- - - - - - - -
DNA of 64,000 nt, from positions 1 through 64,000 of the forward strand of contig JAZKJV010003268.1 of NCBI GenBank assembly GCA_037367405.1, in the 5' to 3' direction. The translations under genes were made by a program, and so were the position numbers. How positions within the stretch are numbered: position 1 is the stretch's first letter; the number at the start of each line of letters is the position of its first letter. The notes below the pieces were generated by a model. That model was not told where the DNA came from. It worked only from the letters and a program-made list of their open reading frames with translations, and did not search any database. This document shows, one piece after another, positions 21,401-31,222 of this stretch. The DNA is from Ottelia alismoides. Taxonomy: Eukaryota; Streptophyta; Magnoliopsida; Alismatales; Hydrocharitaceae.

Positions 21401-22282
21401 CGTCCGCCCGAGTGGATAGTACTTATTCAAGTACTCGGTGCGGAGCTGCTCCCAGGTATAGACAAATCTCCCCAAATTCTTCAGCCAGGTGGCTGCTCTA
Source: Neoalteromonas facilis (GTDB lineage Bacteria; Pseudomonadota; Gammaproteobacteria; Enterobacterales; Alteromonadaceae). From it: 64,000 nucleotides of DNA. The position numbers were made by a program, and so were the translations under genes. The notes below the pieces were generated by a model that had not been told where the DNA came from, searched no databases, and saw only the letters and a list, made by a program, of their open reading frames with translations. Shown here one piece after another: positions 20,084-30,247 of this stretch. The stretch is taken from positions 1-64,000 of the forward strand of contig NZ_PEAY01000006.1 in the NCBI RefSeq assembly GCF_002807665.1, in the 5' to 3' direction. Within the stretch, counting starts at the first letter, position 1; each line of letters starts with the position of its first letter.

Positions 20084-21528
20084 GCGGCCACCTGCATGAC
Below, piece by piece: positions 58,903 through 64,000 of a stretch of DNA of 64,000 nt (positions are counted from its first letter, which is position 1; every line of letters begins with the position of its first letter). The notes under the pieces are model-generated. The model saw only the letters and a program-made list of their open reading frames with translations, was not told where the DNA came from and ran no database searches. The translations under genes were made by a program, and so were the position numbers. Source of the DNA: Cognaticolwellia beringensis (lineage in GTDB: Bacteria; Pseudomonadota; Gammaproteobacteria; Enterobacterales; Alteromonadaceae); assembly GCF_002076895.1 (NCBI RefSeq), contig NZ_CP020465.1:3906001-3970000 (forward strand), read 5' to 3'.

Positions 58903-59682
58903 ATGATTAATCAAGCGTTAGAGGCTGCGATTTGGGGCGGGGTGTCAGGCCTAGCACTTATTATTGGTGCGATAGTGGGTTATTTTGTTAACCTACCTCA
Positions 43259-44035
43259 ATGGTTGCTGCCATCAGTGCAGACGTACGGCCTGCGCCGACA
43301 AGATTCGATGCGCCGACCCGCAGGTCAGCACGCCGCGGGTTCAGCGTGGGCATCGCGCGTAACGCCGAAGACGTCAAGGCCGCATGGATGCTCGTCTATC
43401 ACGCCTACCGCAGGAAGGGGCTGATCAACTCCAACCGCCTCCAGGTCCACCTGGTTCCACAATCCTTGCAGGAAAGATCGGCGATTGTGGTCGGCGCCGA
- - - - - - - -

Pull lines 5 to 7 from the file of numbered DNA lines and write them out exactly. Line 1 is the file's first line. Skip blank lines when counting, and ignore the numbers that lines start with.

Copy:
Positions 20084-21528
20084 GCGGCCACCTGCATGAC
Below, piece by piece: positions 58,903 through 64,000 of a stretch of DNA of 64,000 nt (positions are counted from its first letter, which is position 1; every line of letters begins with the position of its first letter). The notes under the pieces are model-generated. The model saw only the letters and a program-made list of their open reading frames with translations, was not told where the DNA came from and ran no database searches. The translations under genes were made by a program, and so were the position numbers. Source of the DNA: Cognaticolwellia beringensis (lineage in GTDB: Bacteria; Pseudomonadota; Gammaproteobacteria; Enterobacterales; Alteromonadaceae); assembly GCF_002076895.1 (NCBI RefSeq), contig NZ_CP020465.1:3906001-3970000 (forward strand), read 5' to 3'.